Archbishop Anastasios of Albania to deliver Baccalaureate address
By David J. Craig
The roughly 400,000 refugees who poured into Albania in 1999 must have been shocked to find Orthodox Christians there opening up their homes and offering them food and clothes. Most of the refugees were Muslim, after all, and had just escaped Kosovo, a country ripped apart by ethnic fighting.
That Orthodox Christians, led by Archbishop Anastasios, helped organize the nation’s historic relief effort was remarkable also because 10 years earlier the Albanian Orthodox Church didn’t exist. Faith institutions in the country had been obliterated during 45 years of hard-line communist rule, and they began rebuilding in the early 1990s, when democratic reforms took hold.
For his role in resurrecting the Orthodox Church and protecting Kosovar refugees, Anastasios is considered a living saint by many Albanians. A scholar with a deep knowledge of Islam and a longtime proponent of intercultural dialogue, he led Orthodox clerics in raising more than $10 million from Western churches for humanitarian aid to Kosovar refugees in 1999.
“We are called to go beyond the limits of our closed communities, to transcend our prejudices, hesitations, and fears, and to witness to the risen Christ as far as we can, to go and meet our contemporaries and the burning problems they have to deal with,” Anastasios was quoted in the Australian newspaper The Advertiser last year. “This means helping every human being to attain freedom and dignity.”
Archbishop Anastasios will share his message of tolerance, faith, and love at BU when he delivers the University’s annual Baccalaureate address, entitled A Quest for Wisdom and Freedom, on Sunday, May 16, at 9 a.m. at Marsh Chapel. Later that morning, he will be presented with a Doctor of Humane Letters, honoris causa, at the All-University Commencement exercises.
Born Anastasios Yannoulatos in Piraeus, Greece, in 1929, Archbishop Anastasios devoted himself to Orthodox Christianity as a teenager. As a young theology student at Athens University in the 1950s, he emerged as a leader in a movement calling for Orthodox Christians worldwide to recommit themselves to the Church’s forgotten missionary tradition. In 1959, he founded Porefthendes (Go Ye), a journal devoted to promoting the Orthodox mission. He was ordained a priest and posted to Uganda in 1964, but was forced to return to Europe after successive bouts of malaria.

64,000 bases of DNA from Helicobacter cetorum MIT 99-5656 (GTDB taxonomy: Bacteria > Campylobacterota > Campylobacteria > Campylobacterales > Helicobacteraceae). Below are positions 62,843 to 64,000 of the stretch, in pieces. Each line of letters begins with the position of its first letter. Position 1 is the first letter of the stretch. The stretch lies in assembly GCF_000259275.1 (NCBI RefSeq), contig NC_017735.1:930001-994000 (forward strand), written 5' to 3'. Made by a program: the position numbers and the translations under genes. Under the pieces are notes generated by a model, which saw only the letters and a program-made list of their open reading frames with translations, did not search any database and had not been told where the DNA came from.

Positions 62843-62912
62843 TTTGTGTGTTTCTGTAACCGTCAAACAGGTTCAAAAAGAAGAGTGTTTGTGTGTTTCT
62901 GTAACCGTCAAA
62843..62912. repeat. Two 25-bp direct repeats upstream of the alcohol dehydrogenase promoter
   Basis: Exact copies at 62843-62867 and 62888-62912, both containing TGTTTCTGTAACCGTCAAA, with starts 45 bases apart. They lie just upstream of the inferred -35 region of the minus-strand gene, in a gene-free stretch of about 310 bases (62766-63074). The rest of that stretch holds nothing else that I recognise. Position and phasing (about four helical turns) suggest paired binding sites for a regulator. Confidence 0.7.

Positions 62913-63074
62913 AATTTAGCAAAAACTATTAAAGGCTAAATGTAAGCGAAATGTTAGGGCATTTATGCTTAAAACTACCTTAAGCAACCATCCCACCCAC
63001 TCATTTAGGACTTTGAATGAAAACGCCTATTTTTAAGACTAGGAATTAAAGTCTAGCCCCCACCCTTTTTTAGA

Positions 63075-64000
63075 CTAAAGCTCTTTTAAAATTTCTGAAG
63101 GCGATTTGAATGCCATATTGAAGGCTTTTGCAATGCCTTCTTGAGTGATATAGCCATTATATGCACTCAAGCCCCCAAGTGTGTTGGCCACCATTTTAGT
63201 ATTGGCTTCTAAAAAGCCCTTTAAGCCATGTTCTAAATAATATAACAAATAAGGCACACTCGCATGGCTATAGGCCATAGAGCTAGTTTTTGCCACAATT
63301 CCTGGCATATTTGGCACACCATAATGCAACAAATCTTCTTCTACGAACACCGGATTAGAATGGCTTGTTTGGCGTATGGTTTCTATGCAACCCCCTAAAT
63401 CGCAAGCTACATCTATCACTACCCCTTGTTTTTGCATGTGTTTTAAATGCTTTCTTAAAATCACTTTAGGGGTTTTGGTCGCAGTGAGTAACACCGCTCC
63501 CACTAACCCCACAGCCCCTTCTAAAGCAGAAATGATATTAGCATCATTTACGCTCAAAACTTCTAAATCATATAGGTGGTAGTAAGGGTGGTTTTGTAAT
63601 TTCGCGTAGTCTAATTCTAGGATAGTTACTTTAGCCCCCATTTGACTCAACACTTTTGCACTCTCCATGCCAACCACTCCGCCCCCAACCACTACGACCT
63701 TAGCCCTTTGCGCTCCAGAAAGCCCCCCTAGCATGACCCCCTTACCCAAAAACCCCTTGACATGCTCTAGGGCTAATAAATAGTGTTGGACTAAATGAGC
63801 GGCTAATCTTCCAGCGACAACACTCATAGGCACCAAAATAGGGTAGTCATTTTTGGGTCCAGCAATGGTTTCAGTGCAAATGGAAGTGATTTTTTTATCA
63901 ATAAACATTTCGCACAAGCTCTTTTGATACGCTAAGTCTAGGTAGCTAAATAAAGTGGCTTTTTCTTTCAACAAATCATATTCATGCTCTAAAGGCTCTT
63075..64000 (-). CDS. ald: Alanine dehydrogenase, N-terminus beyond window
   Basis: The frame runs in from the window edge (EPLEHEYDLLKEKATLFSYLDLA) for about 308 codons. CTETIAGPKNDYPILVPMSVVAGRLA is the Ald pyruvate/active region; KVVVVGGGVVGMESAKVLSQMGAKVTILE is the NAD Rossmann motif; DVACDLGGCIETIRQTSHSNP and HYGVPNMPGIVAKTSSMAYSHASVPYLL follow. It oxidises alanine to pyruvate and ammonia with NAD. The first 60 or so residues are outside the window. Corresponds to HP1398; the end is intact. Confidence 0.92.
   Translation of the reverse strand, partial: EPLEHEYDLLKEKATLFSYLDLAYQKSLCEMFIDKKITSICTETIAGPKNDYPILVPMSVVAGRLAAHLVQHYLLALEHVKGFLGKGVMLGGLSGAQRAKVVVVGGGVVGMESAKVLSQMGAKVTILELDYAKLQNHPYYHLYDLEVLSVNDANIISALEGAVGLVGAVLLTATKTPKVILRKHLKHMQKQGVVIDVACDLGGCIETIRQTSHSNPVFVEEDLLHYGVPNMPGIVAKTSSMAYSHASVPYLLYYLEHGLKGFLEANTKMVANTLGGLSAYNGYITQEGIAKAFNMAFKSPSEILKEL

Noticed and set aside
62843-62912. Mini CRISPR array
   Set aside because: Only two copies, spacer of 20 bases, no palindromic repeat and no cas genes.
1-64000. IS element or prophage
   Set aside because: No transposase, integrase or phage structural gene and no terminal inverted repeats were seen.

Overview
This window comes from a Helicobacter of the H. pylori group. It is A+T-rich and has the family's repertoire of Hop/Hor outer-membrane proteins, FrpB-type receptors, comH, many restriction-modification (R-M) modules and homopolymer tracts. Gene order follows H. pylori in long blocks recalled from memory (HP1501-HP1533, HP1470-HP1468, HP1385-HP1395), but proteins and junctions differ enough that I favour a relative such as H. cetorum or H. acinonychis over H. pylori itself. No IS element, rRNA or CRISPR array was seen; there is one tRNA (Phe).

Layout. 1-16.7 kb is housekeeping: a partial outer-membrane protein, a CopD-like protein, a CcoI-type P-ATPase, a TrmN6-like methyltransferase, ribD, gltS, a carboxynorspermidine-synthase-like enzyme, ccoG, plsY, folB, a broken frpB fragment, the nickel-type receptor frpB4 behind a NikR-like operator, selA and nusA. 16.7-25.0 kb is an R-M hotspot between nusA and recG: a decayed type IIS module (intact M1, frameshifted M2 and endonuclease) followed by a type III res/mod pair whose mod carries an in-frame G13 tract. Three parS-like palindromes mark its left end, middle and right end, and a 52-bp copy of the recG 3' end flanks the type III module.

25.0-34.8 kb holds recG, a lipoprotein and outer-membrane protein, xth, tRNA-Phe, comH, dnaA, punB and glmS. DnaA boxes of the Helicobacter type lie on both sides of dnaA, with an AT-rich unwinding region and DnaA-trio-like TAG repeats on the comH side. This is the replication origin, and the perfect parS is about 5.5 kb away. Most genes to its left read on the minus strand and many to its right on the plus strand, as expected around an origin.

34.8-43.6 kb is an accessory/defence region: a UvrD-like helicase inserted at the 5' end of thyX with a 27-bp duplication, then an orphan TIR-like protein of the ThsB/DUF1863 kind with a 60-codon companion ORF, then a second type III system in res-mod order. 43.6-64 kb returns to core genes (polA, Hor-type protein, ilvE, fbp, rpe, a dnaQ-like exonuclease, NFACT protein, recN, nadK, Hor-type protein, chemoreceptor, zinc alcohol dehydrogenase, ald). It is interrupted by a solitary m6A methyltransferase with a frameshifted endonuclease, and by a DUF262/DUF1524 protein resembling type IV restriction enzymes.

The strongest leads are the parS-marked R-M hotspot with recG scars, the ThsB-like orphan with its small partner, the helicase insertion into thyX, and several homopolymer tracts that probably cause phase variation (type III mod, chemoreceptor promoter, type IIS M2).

After several years spent studying theology at the Universities of Hamburg and Marburg in Germany, Yannoulatos was elected to the faculty of Athens University in 1972, and was ordained a bishop the same year. By 1981 he had sufficiently recovered his health to return to East Africa, where he served as archbishop until he was named archbishop of Albania in 1991.
Anastasios took responsibility for rebuilding Albania’s Orthodox Church at a time when the nation, which is the poorest in Europe, was just emerging from four and a half decades of international isolation imposed by a xenophobic communist dictatorship. Albania’s economy was backward by European standards, its infrastructure was dilapidated, and organized religion was almost nonexistent, as all religious practice had been outlawed in 1967.
Under Anastasios’ leadership, churches have been restored or rebuilt, a new generation of clergy is being educated, and religious schools have been opened. The newly reinvigorated Orthodox Church, meanwhile, continues to work aggressively to address poverty across the country.
“Archbishop Anastasios will find a friendly welcome at Boston University because of our very close connection with Holy Cross Greek Orthodox Seminary and Hellenic College,” says Rev. Robert Cummings Neville, who is dean of Marsh Chapel and University Chaplain, as well as an STH professor of philosophy, religion, and theology. “Archbishop Methodios of the Orthodox area in Boston is a graduate of Boston University, and I have myself taught many Orthodox students in theology. Archbishop Anastasios has been a missionary from one war-ridden area of the world to another, and he exemplifies the Christian principle of bearing the sorrows and sharing the joys of people different from oneself. The work he has done in Albania in recent years gives hope for the rebuilding of that country, and we have much to learn from him about the ways of peacemaking.”
13 May 2004